Update on July 24 -
Dutch authorities this week took down two of the Command and Control (C&C) servers pointing to IP addresses 188.8.131.52 and 184.108.40.206. These were responsible for the world's third biggest spam-producing botnet: Grum. Unfortunately, the action was not a complete one, as the botnet has nerve centers outside of the Netherlands: two other C&C servers are still operational (one in Panama and one in Russia).
Nevertheless, given that this botnet was responsible for 18 percent of the world's spam, security researchers believe we should see an overall drop in the volume of spam. These two C&C servers in particular were responsible for sending spam instructions to the zombie computers. Now that they have been taken offline, the spam template inside Grum's memory will eventually time out and the zombies will try to fetch new instructions which do not exist.
In an ideal world, this should stop the bots from sending anymore spam. This is nothing to get too excited about as the numbers will of course quickly climb back up. They will either be replaced once Grum is fixed or other botnets come in to replace what has been lost.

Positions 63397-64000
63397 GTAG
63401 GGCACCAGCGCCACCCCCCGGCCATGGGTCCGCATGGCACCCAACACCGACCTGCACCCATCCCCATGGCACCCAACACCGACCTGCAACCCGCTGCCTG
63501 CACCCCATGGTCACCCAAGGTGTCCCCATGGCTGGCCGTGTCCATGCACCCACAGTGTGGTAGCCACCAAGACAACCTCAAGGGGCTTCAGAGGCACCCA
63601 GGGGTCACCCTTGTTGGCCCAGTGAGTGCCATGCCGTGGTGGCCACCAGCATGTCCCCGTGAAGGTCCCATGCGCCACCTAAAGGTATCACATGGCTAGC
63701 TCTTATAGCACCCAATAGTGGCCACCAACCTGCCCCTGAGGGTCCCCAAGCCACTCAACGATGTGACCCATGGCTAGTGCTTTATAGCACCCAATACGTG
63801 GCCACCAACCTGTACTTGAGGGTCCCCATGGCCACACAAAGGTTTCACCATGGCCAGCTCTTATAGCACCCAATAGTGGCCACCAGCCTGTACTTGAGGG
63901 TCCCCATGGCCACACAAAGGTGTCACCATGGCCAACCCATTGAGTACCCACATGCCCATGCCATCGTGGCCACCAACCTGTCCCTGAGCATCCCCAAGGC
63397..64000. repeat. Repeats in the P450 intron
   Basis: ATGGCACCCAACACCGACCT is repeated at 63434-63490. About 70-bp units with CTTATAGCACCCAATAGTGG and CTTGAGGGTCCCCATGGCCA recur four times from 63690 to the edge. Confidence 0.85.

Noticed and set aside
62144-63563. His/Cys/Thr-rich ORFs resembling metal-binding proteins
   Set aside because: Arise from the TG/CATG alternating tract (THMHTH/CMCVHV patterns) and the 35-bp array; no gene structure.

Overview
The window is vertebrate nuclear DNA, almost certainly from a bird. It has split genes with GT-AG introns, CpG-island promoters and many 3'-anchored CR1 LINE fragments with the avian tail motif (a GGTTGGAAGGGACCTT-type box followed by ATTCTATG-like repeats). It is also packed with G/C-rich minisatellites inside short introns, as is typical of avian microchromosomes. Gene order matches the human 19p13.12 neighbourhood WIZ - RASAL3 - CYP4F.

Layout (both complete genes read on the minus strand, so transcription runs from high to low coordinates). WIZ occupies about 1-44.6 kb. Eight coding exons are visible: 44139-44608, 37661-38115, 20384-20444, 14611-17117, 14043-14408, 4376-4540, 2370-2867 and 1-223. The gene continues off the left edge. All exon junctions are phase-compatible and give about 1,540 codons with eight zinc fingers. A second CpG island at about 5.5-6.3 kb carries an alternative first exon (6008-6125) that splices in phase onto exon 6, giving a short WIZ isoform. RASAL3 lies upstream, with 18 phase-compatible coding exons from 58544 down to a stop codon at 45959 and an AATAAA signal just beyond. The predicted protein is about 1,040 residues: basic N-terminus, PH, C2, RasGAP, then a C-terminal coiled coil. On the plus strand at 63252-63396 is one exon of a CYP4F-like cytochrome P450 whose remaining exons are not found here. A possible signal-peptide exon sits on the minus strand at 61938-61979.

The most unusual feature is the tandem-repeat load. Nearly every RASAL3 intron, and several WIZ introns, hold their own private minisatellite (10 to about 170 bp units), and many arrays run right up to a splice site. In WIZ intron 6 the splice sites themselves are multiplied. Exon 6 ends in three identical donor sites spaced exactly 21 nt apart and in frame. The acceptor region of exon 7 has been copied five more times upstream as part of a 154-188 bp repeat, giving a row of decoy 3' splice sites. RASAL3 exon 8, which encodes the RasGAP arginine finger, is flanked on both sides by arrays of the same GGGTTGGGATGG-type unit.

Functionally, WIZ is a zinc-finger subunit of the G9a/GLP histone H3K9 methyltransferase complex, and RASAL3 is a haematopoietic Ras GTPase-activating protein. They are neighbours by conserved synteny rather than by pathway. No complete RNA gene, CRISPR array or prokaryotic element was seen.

"The ISP/Colos involved were contacted but they ignored the abuse notifications sent to them, even though they contained clear and complete evidence of bad behaviour," a FireEye spokesperson said in a statement. "This means that using these two live servers, the bot herders might try to recover their botnets by executing a worldwide update. No action has been taken by the bot herders so far. There is complete silence from their side. Here at FireEye labs, we are monitoring Grum's activities on a 24/7 basis. Any attempt to recover this botnet will be noticed. I don't know if the security community will eventually be able to take down the rest of the Grum botnet, but we are trying and trying very hard."
Update at 6:30PM PST - The botnet is now completely down, FireEye has confirmed. First the server in Panama was taken down, and although six new ones were setup in Ukraine, authorities moved quickly to kill those as well as the remaining Russian one.
"I am glad to announce that, after three days of effort, the Grum botnet has finally been knocked down. All the known command and control (CnC) servers are dead, leaving their zombies orphaned," a FireEye spokesperson said in a statement. "According to data coming from Spamhaus, on average, they used to see around 120,000 Grum IP addresses sending spam each day, but after the takedown, this number has reduced to 21,505. 120,000 IP addresses constituted only the zombies actively sending spam. In many corporate and ISP environments, outgoing email traffic is blocked by default so a big portion of the Grum botnet never sends any spam, but the bot herders use them for hosting their promotional websites."
Update on July 24 -